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Planetary rendezvous orbital mechanics

  1. Apr 13, 2013 #1
    Earth to Venus Hohmann transfer alignment time.

    Earth is at periapsis and Venus is at 190 degrees at ##t = 0##.

    For a Hohmann transfer, Venus must be lagging Earth by ##36.0298## degrees.

    I am trying to find the time it takes for the planets to align from their current positions.

    Is this correct: initial angular difference (190) = desired angular difference (-36.0298) + (nv - ne)t where nv and ne are the mean motion of Venus and Earth, respectively.

    ##nv = 0.0279658## rad/day and ##ne = 0.0172024## rad/day

    $$
    3.31613 = -0.628838 + (0.0279568 - 0.0172024)t\Rightarrow t = 366.516\text{ days}
    $$

    So from their initial configuration, it would take 366.516 days for Venus to lag Earth by 36.0298 degrees.
     
  2. jcsd
  3. Apr 13, 2013 #2

    gneill

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    Staff: Mentor

    If Venus is initially at +190° when the Earth is at 0°, what's the angular separation in terms of the direction of closing? (Venus is currently "ahead" of Earth by 190°, but closes on Earth from "behind", so to speak).
     
  4. Apr 13, 2013 #3
    If you are asking what is the complement of 190, it is 170.
     
  5. Apr 13, 2013 #4

    gneill

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    Yup. Isn't that the angular distance that Venus has to "make up" in order to catch the Earth? And you want to end up 36.0298° shy of that.
     
  6. Apr 13, 2013 #5
    Yes but looking in Orbital Mechanics for Engineering Students by Curtis, we read the angle from planet 1 to 2. This wasn't a laid out equation in the book so I adjusted one slightly. So is it supposed to be done by catch up angular distance in separation angular distance and do you know or certain that the catchup method is how it is done?
     
  7. Apr 13, 2013 #6

    gneill

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    I just pictured the problem, as described, in my mind and drew conclusions from the given facts:

    1. Venus' angular velocity is greater than Earth's, so Venus needs to catch up.
    2. Venus is currently 190° ahead of the Earth, so it's 170° behind and catching up.
    3. We want it to catch up to a spot that is about 36 degrees behind the Earth.

    So I figure it needs to gain about 170 - 36 = 134 degrees. The angular closing speed is ω = ne - nv as you've written. Then it's a matter of finding the time it takes to cover hat 134° at angular speed ω.

    Things would be different if the destination was an exterior planet (like Mars), where it would be the Earth catching up.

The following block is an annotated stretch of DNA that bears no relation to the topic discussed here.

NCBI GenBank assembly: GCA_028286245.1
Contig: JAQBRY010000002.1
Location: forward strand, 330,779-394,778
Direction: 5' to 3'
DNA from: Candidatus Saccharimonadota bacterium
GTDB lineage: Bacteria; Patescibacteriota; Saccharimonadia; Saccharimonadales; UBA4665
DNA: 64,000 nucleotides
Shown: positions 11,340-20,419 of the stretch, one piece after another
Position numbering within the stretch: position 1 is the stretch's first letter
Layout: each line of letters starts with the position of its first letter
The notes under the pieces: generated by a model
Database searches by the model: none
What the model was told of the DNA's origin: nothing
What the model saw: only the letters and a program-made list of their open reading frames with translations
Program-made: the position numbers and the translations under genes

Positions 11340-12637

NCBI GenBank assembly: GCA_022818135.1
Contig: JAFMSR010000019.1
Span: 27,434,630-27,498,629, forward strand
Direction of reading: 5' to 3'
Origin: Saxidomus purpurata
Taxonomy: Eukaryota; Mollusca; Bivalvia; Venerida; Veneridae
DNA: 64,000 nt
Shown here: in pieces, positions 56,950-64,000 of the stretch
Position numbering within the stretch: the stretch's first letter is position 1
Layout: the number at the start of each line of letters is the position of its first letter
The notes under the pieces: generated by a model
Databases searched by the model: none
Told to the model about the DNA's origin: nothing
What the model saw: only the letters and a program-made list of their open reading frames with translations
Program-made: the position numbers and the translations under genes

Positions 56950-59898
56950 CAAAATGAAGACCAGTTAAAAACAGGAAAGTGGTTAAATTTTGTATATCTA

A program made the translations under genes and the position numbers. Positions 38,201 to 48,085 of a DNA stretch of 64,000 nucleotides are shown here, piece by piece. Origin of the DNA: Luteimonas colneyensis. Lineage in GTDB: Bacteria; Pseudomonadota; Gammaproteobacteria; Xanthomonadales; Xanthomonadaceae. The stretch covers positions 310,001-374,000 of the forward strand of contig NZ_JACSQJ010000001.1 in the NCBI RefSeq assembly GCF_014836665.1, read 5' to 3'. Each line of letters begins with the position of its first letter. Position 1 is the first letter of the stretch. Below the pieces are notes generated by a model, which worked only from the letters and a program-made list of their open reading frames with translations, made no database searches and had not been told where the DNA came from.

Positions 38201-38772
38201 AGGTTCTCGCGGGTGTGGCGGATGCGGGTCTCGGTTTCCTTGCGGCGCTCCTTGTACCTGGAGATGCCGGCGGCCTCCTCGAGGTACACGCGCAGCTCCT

8. Apr 13, 2013 #7

    How does the equation change for an exterior planet?
     
  9. Apr 13, 2013 #8

    gneill

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    Then it would be the Earth that's closing the distance with the planet's position (or increasing the separation if that's required by the initial position). Really, it's the same underlying geometry, so the relevant equations are of the same form.

    It would be useful to draw a diagram of the initial configuration and final configuration to see how one evolves to the other, and then write the appropriate expression from there.
     
  10. Apr 13, 2013 #9
    I think my wait time is all messed up then.

    I made a mistak prior the lag distance needed to be a -54 degrees not 36. 36degree is how far behind Earth is when the spacecraft arrives at Venus from the Hohmann transfer.

    How do I determine the wait time from this position: Venus at 91.6987 degrees and Earth at 55.669 degrees.

    I adjusted the angles for the actually location at present day. So the Hohmann trasfer occurred 275 days in the future from today and the above would be their current positions.

    For the return trip, Earth would have to be ahead of Venus by 36.0298 degrees.

    How long would it take to obtain this configuration from the current?

    The equation I used was
    $$
    t_{\text{wait}} = \frac{-2\varphi_f' + 2\pi N}{nv - ne}
    $$
    where ##\varphi_f'## is the final angular separation on return.
     
  11. Apr 13, 2013 #10
    I have a diagram: I had to readjust the positions 5 times due to mistakes but this one is up to date with corrections.

    http://img805.imageshack.us/img805/5355/texdiagram.png [Broken]
     
    Last edited by a moderator: May 6, 2017
  12. Apr 13, 2013 #11

    gneill

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    Are you saying:

    The initial positions are:
    Earth: 55.669°
    Venus: 91.6987°​

    and that for the commencement of the transfer orbit, you need Venus to trail the Earth by 54°, so what's the wait time until launch?
     
  13. Apr 13, 2013 #12
    The initial position is Earth III and Venus III since that is location after the Hohmann from Earth to Venus. I just checked my wait time the hard way and it worked out so I got it thanks.
     
  14. Apr 13, 2013 #13

    gneill

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    I'm glad that you've solved your problem. I must confess that I remain confused about just what it is you were trying to determine and from what starting information (the initial position is the position after the maneuver???) But as long as you're happy...
     
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